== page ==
Google Calendar And Active Campaign

Google Calendar And Active Campaign

Google Calendar And Active CampaignGoogle Calendar And Active Campaign

To start constructing an automation in ActiveCampaign, begin with a “trigger.” There are a number of methods you can activate an automation, including: When a tag is added When a contact registers for a list When a contact sends a form E-commerce and on-site options (available in the “Pro” strategy) When the contact reaches a certain point in another automation.

From there, you can begin constructing the actions in your automation. Some actions that are offered in ActiveCampaign’s automations are: Send out an email Alert a staff member Wait conditions If/then conditionals Split traffic for screening Skip to other parts of the automation Track objectives (The contact can avoid to the objective’s location in the automation.) Start or end another automation, or end the current automation Post a webhook Subscribe or unsubscribe the contact to/from lists Update contact information Include and eliminate tags Include a note Lead scoring, SMS and site messages, and Facebook Customized Audience management are all “Pro” functions – Google Calendar And Active Campaign.

Contrast with ConvertKit‘s Automations, which are more minimal. On ConvertKit, you can set off an automation when: The contact submits a type The contact buys A tag is contributed to the contact A customized field is updated with a particular worth From there, you can develop Conditions, to examine whether the contact has a particular tag or custom-made field value.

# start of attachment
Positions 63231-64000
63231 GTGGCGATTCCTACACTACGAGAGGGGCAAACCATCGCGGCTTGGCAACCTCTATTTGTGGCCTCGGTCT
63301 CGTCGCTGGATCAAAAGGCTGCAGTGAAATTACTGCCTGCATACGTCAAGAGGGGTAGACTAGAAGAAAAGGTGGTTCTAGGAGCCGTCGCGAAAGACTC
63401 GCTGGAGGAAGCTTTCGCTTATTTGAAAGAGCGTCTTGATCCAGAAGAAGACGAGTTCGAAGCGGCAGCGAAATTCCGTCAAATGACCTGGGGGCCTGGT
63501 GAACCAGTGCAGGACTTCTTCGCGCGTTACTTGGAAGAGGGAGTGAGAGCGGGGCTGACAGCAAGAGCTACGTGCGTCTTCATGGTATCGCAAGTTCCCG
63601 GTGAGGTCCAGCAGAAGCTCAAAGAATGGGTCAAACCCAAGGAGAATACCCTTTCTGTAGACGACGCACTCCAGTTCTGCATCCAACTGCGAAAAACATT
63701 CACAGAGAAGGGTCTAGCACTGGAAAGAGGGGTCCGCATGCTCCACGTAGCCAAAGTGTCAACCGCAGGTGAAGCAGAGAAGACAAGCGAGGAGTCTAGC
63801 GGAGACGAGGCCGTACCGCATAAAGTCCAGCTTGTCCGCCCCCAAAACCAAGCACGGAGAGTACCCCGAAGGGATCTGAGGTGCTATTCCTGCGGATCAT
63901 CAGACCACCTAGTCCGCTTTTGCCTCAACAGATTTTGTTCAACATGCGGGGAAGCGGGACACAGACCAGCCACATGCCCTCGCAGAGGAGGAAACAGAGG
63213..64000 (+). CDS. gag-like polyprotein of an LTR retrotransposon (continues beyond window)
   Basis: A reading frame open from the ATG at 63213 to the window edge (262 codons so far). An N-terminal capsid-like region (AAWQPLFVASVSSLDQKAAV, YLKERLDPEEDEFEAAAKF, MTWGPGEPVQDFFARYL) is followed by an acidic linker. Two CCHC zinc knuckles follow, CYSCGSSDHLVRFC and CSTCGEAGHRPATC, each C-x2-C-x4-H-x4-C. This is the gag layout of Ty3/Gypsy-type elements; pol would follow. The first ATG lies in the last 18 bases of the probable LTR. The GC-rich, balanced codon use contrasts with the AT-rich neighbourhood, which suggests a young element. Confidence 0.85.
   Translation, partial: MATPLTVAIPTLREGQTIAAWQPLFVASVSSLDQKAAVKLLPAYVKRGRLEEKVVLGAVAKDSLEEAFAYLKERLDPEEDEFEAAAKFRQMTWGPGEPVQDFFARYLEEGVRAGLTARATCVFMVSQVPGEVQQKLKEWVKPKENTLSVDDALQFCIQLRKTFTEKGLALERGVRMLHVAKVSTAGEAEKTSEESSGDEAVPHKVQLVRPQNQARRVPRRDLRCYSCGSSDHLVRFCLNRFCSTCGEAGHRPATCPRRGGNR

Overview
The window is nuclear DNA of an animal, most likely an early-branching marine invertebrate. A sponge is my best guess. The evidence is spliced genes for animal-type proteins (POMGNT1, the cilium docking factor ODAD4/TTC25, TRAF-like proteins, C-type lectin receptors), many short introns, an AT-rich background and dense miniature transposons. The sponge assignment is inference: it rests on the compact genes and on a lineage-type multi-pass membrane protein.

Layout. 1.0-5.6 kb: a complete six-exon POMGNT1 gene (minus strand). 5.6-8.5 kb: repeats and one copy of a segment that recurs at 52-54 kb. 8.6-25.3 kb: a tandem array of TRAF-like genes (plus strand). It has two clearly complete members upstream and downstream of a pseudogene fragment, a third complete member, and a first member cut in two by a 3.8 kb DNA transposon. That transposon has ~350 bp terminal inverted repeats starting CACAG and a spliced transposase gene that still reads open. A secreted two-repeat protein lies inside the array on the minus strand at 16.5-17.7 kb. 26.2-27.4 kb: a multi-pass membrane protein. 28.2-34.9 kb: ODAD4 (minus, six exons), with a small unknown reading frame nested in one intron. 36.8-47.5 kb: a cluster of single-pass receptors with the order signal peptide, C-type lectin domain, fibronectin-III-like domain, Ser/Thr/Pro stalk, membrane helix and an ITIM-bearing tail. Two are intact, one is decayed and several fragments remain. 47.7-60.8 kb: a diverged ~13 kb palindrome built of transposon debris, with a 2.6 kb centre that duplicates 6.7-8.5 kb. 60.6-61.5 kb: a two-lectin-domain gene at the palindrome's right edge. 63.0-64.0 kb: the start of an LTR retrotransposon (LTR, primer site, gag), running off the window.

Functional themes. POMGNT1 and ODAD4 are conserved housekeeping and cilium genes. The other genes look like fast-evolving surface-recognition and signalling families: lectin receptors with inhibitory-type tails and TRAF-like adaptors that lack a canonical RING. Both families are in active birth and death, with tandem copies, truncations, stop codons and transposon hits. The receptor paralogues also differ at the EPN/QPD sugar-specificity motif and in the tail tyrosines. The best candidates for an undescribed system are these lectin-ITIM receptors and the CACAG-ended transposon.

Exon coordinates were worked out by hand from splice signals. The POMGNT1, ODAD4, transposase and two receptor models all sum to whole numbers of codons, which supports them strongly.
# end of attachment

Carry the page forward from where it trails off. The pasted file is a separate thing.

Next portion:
Google Calendar And Active Campaign

You can likewise create Events, which are a bit like ActiveCampaign’s Goals, but without the reporting. You can track an Occasion when: A tag is added or eliminated The contact makes a purchase A date takes place A custom field is updated with a certain worth You do not produce emails in ConvertKit’s Automations.

For more on how ActiveCampaign compares to ConvertKit, read my ConvertKit vs ActiveCampaign contrast. The main way I build my list is through an email course. ActiveCampaign makes it easy for me to develop my e-mail course precisely how I ‘d like to construct it. Lots of marketers construct very easy email series for their “email courses.” A contact register, and then that contact instantly begins getting lessons.